Remember children, look before you cross...

The street is a dangerous place for those on foot. Especially foor feet, black fur, and didn't look both ways. Enough with the intro though I want to get this down in a fresh state rather than trying to remember it some other time.

I was walking along a street in Laramie just trying to focus, or let other focuses go when a black dog came up behind me. I didn't think of it much as it ran by me and I looked back for an owner. I didn't see anyone but they might have been ahead of me. I was going to the park that happened to be on the other side of the street. Now a sort of clarification, the road curved a little bit so I was crossing from the corner of one block, the inside of the curve to the sidewalk on the other side. I was crossing and got about three quarters of the way across when I thought about what the dog might do, this of course being about the time I heard a car. The dog started crossing as the car came about the curve. At first I thought the dog had enough clearance but that wasn't the case, the headlights lit up the dog's side and a horendous crunch ensued. The dog cried and moved toward the sidewalk I was standing on. He was favoring a leg the way he was limping but I couldn't see very clearly. As he came up onto the sidewalk I grabbed his collar and he pushed his head against my leg and stopped whining.

I was really happy to see tht the driver of the caar had stopped and came back to see what happened. That action right there, just coming back to take responsibility, I can do that and I know many other people can too, though I have seen a lot of people just keep going. A guy that had been riding his bike came over too to see what was happening, the people who owned the house we were in front of came out as well offering to call the police and the vet so that this could be taken care of correctly. I was really glad that these people came out or back to help rather than just turning a blind eye. O fcourse the first thing they asked me as they all appraoched was if it was my dog. No, of course not, but there were no tags except for the s-hook that is supposed to hold a tag.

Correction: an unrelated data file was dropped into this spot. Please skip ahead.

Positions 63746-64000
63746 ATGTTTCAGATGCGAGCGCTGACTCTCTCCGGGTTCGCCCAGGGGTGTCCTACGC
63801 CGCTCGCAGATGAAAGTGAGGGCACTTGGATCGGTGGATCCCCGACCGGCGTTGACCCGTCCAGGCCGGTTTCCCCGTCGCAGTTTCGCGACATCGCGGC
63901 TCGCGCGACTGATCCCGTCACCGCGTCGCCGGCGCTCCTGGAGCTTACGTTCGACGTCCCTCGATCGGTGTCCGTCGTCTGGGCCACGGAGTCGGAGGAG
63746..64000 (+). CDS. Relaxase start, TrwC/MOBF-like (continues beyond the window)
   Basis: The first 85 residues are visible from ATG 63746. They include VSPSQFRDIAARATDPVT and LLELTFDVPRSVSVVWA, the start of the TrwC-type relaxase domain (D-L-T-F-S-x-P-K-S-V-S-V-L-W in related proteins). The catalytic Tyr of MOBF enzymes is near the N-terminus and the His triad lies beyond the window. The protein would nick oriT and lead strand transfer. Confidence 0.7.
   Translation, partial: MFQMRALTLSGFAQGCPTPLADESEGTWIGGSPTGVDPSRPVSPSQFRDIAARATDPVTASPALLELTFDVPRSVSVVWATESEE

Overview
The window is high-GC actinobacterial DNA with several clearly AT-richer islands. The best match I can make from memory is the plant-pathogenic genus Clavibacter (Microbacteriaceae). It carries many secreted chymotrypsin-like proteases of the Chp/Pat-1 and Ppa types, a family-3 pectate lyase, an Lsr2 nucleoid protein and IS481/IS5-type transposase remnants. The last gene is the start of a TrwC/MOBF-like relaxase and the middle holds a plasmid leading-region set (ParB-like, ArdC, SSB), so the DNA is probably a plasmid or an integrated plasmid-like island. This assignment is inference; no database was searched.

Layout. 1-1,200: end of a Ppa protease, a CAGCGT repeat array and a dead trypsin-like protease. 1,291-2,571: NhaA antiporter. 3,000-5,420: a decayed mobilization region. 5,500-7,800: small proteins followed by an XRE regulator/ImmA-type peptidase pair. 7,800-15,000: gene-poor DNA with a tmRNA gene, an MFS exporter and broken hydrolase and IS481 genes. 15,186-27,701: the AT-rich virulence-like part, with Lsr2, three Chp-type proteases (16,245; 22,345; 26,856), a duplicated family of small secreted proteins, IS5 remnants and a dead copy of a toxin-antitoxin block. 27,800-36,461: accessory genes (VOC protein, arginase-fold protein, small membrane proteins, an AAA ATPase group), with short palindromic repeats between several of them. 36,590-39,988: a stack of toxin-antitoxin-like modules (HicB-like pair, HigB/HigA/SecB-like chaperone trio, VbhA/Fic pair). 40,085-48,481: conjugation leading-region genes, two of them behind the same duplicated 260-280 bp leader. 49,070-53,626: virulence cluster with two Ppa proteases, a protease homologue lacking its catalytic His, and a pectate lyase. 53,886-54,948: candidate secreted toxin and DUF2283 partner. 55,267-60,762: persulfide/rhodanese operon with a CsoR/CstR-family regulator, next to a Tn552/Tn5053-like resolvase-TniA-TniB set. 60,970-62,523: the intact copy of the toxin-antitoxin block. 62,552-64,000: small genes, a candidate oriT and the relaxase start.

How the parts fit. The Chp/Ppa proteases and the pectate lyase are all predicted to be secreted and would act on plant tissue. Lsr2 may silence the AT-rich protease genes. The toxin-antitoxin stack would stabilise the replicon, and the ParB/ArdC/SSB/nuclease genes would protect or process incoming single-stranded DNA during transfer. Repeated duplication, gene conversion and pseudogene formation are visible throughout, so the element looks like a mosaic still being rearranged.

The lady from the house brought out one of her dog's many blankets to help cover the dog. Once covered by the blanket the dog wanted to lie down and so I made sure that the leg he was favoring didn't twist wierdly as he lay down. A little whining and he was lying down with a blanket to keep shock from settling in. I just squatted there petting the dog and talking to him to get a response every so often sort of like how they train you to deal with human shock victims, except he was much quieter once he settled into a position. Now we waited for the police to come because there were no animal patrol people out and about during the night.

Before the blanket was put over him the three of us, the bicyclist, the driver, and I assessed the damage to be a dislocated left hip because he couldn't quite pull it up if it had been an injury lower down the leg. He wasn't bleeding as far as we could see however later on we found out that he had a little bit of an abrasion on the ribcage. Now interestingly he had been hit on the right side, the side of the abrasion, but the dislocated hip was on his left side. This doesn't really make sense until you think that the dislocation probably came about because the far leg, or the left leg probably went underneath the body and was pulled from the socket. The right leg had just been reconfirmed by the collision and it stayed intact, however if the car had been higher clearance or a truck the dog probably would have been dead.

The police came, a young officer that pulled up and got out. Rather than just turning around after seeing that it was just a dog he said that he would help get it into the truck that the guy whose house this was in front of provided. Unfortunately for the kid that had hit the dog the police officer gave him the usual accident information please... license, what he saw, how to get a hold of him. Probably all very unecessary but still good procedure. The officer did a check that I know but forgot about, shining a light into the dog's eyes to see if they react to the light, they did, a good sign that the dog wasn't in shock.

The officer and I had gloves on and so we lifted near the head while the bicyclist got the rear-end. We got him into the truck. The bicyclist and I rode in the back of the truck out to the vet's. We had a conversation out there, when we got there we unloaded the dog and the vet got him up on a table. The dog, anyone could tell was in pain, but stood on the table patiently as the vet took a look at him. The dog it seems will be fine and if no one claims him it seems that the bicyclist may keep an eye on him if not adopt him.

I got a ride back and now know a few more of the Laramie residents, really nice people here, a lot willing to help a dog. And what a dog: after getting hit, settling down right away, not biting those trying to help him even under so much pain. Even though it was not a nice experience it was a good one. Although it doesn't have to happen again, remember: look both ways, all of you.

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